J&J: Questions answered from a scientific perspective

Frequently Asked Questions

By now you’ve seen that Johnson and Johnson (JJ) has been stopped in the United States. My morning has been inundated with emergency meetings. While I catch my breath, I can give you a quick run down of questions I’ve been answering…

What happened?

Among the 6.8 million doses of JJ have been administered thus far, there have been 6 reported cases of a “rare and severe” blood clot.

  • All six cases occurred among women between the ages of 18 and 48

  • Symptoms occurred 6 to 13 days after vaccination

  • Of these 6 women, 1 has died and 1 is currently hospitalized

The CDC and FDA have recommended a pause in the use of JJ vaccinations until we can investigate these cases more. This “cluster” of cases indicates a possible safety signal.

Is this just due to an abundance of caution?

Yes. The CDC and FDA are being overly cautious, but rightfully so. Blood clots are rare but serious. It’s important that we make sure this is not a statistical anomaly but is a true safety signal, especially given what has happened with AstraZeneca (see below). It’s worth pausing and investigating and planning for future distribution.

How is it possible that this kind of thing wasn't caught for JJ?

This was caught in the JJ Phase III clinical trial. There were slight imbalances for “embolic and thrombotic events”, which the scientists said may be due to the vaccine. For example, there were 15 events for the vaccine but 10 events for the placebo. Because this event was SO rare, we needed more data to understand whether this safety signal was true or not. The scientists even said (page 7 in this document): “Data at this time are insufficient to determine a causal relationship between these events and the vaccine.”

Here is a table of those events in the clinical trial (see page 46-47 here). And here’s a previous post of mine that talked about this data.

From this list, there were 5 specific events that the “contributory effect of the vaccine could not be excluded based on FDA assessment of the clinical information provided”:

  • A 25-year-old male with no past medical history and no concurrent medications experienced a transverse sinus thrombosis on Day 21 following vaccination

  • A 30-year-old female with hypothyroidism, obesity (body mass index: 36.5 kg/m2), headaches, anxiety and depression and use of multiple medications including medroxyprogesterone, experienced a pulmonary embolism on Day 3 following vaccination.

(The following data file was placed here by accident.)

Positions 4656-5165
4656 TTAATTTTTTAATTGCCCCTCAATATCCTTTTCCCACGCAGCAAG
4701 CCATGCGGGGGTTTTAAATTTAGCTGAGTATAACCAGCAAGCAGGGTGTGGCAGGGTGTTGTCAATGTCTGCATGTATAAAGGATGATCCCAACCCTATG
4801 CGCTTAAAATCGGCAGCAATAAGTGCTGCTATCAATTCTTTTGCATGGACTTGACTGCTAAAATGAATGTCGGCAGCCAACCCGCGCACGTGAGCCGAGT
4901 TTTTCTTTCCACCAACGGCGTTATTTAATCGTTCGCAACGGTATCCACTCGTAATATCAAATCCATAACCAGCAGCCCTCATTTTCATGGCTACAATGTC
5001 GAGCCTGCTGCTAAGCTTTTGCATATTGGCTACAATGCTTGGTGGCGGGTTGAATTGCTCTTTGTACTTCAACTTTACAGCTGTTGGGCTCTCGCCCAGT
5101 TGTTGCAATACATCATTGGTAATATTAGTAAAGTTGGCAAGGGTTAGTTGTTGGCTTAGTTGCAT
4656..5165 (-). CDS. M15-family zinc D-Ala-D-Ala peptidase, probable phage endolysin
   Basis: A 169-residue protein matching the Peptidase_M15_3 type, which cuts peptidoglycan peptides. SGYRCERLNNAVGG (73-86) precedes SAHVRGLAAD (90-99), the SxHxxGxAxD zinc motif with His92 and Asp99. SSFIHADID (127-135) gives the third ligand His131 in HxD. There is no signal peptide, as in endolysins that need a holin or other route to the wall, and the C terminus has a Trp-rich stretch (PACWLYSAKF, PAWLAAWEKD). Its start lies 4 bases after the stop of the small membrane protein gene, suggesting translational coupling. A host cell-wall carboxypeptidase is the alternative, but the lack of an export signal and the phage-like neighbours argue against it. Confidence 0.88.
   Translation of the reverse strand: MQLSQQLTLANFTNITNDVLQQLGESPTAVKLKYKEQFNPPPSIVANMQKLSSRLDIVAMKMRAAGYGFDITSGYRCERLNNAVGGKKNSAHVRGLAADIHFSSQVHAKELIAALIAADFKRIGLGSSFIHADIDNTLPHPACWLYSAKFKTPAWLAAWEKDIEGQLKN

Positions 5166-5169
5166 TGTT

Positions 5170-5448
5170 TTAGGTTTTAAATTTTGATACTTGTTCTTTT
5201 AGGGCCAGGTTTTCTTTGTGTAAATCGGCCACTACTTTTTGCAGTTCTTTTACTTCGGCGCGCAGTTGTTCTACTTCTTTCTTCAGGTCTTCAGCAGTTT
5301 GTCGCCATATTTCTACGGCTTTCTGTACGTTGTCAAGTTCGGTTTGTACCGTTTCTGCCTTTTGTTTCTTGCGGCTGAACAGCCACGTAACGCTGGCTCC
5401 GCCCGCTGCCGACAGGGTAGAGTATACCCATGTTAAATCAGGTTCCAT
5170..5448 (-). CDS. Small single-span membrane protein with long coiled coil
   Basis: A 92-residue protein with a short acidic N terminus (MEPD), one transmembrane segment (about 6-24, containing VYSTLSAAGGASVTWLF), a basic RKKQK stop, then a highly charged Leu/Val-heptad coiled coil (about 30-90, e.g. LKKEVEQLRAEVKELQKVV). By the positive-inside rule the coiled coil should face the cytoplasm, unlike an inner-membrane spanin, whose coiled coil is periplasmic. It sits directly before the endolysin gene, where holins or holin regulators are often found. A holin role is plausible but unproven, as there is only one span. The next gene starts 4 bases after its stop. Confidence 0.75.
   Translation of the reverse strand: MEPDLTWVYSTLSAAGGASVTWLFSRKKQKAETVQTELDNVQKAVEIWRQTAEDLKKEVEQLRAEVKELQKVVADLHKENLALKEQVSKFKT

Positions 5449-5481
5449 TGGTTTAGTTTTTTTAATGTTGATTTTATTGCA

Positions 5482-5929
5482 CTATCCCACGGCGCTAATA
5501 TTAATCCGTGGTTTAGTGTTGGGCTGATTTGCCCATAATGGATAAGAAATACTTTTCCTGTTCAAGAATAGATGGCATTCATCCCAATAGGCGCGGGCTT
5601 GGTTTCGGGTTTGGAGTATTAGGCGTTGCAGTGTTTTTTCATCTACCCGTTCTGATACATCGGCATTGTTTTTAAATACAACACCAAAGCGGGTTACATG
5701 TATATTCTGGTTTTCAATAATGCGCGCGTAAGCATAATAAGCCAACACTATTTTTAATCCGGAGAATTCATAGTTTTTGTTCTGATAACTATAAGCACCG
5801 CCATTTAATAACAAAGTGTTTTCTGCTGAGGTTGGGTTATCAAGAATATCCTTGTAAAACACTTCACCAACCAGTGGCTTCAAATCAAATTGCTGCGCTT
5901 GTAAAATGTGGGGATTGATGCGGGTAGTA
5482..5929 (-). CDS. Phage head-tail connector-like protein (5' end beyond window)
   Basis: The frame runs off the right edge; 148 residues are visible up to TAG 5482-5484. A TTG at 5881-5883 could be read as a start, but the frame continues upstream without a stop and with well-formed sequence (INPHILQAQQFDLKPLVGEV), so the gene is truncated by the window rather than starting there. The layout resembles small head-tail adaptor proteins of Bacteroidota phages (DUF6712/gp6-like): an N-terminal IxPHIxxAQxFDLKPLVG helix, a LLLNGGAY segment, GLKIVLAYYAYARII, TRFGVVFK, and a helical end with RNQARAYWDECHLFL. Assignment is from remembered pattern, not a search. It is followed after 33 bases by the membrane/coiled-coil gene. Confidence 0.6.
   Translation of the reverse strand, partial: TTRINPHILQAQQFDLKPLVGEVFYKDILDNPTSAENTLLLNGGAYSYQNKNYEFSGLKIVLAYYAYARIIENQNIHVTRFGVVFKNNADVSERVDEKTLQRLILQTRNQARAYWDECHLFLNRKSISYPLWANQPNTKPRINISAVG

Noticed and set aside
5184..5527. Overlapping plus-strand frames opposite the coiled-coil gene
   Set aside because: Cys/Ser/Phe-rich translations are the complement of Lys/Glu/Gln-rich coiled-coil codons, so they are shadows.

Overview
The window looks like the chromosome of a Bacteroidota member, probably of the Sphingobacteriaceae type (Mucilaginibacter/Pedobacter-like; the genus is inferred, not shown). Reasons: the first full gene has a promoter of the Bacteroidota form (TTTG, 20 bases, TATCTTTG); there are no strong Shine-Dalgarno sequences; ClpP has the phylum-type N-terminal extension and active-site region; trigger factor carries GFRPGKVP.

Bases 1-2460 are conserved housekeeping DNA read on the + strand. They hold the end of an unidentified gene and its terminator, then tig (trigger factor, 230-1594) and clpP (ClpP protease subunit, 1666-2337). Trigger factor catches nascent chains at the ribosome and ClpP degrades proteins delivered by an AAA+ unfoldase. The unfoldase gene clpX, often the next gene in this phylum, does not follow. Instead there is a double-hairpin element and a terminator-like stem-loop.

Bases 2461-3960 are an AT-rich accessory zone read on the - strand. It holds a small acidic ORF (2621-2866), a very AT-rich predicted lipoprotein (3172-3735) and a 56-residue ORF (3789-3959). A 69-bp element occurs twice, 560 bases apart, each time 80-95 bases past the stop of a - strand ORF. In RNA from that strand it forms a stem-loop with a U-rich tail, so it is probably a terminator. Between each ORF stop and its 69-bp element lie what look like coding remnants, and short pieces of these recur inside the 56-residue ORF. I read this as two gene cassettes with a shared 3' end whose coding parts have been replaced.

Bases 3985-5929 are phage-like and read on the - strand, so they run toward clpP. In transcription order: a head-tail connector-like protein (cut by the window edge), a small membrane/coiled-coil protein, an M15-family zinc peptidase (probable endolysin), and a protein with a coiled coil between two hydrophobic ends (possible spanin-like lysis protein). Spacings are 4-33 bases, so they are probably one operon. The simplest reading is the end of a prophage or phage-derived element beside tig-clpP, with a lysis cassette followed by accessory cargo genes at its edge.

• A 52-year-old male with obesity (body mass index: 32.4 kg/m2) experienced a deep vein thrombosis (DVT) on Day 27 following vaccination.

  • A 63-year-old male with type 2 diabetes, hypertension and osteoarthritis experienced a DVT on Day 23 following vaccination

  • A 49-year-old female with no past medical history and medication use including medroxyprogesterone experienced hemiparesis on Day 28 following vaccination.

What tells us they won't find something like this with Pfizer and Moderna?

These safety signals did not show up in Pfizer and Moderna clinical trials and did not show up thus far in the “real world”. In the United States, 97 million doses of Pfizer and 84 million doses of Moderna are in arms today.

It’s also important to note that this blood clot connection was made for AstraZeneca (AZ; see here and here for more details). This is important because AZ is the same “type” of vaccine biotechnology (called a viral vector or adenovirus vaccine). JJ and AZ BOTH showing these safety signals (and Pfizer and Moderna not showing these signals) isn’t necessarily a coincidence.

The Sputnik V (Russian vaccine) is also this type of vaccine. This vaccine is not being distributed in the U.S., but it might be time to look closely at these adverse events, on a global level, too.

Wasn’t the AstraZeneca (AZ) paused elsewhere and later restarted? What can we learn about this regarding JJ in the U.S.?

This is correct. After an intense investigation, the European Medicines Agency review board concluded that the benefits of the AZ vaccine far outweighs the risks. So, each country who rolled out AZ is doing something different now regarding distribution:

  • Some are not allowing AZ for younger populations because these events are only popping up for younger populations (aged 55 less; I think this makes the most sense).

  • Other countries aren’t allowing AZ at all

  • Other countries are allowing AZ for everyone

Regardless of what the country decided, it’s clear that this has had detrimental impact on vaccine uptake in Europe. We (epidemiologists) are very worried about this JJ news and what it will do regarding vaccine uptake overall (JJ or not).

What now?

Scientists will jointly examine possible links between the vaccine and blood clotting events and determine whether the FDA should continue to authorize use of the vaccine for all adults or limit the authorization. CDC’s external advisory board (called ACIP) has an emergency meeting tomorrow at 1:30pm CST regarding this subject. I will be in attendance and happy to provide cliff notes.

Alright, that’s it for now. What other questions do you have?

Love, YLE